CMS ain’t keepin’ it real

This page is archived from a static page – some links may not work

My current project at TAFE is putting a Content Management Service onto our web server and creating a blog. For those who don’t know what a CMS is, its essentially what every other blogger uses to get their sites online. Once the CMS is installed on the server, all you need do is login, type your message and hit upload. It is that simple.

I prefer to struggle the hard way. My site is hand coded and updates are done manually. I do use some server side includes to make the management a little easier, however a lot of it is just copy and paste.

Moveable Type is the CMS of choice for many blogger’s, and most of them recommend it. As a result it is becoming increasingly popular, so it was MT that I decided was the best choice for my blog.

Well, it seemed it wasn’t such a good choice after all. It wasn’t the Moveable Type software causing the problem, it was the servers inability to cope with MySQL, the database that is used to power it all.

Our biggest problem at TAFE is the main network is highly protected, so any installations and computer administration work is done on an isolated network. There you can build networks using what ever operating system and software configuration is appropriate for the course. The disadvantage of that is… No Internet.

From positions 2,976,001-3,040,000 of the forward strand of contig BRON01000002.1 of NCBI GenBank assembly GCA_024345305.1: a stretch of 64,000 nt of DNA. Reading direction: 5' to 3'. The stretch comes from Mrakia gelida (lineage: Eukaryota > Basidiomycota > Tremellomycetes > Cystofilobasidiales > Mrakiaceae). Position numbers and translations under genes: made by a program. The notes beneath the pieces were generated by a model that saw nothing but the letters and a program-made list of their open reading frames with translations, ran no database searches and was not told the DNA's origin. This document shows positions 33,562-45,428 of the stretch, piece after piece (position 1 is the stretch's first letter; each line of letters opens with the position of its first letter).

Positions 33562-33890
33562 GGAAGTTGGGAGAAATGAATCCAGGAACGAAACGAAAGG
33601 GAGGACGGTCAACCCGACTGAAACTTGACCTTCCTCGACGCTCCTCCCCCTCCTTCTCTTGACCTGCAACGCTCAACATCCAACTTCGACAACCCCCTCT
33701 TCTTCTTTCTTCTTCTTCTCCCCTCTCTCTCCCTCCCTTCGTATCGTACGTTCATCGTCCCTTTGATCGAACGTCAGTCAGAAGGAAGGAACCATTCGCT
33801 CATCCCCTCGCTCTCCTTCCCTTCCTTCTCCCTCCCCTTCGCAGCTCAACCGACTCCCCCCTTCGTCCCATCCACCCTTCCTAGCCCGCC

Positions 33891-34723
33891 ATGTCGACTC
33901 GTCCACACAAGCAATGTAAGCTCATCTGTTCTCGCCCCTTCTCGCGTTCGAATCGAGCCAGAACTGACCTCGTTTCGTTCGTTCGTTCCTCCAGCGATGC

The server, attached to the Internet is supposed to correct problems with a degree of automation. This makes sense as most web servers access the Internet. Even the ones designed to only serve to the local area network still usually have Internet access if need be. No Internet… No easy fix!

After many hours of trying, we gave up on the Moveable Type idea and went to a php equivalent, a CMS called b2, which was easy to configure and was working fairly quickly. I did a test post and it all worked just fine so I’m kinda happy now.

As the idea is to run a blog on this server, I am going to post the updates I sporadically make here, on the TAFE server

Hmm, maybe I should tone down the language!

Footnote: In 2006 I started using WordPress as my CMS of choice. My feelings on using a CMS verses coding directly have changed and I believe that each has it’s own place.

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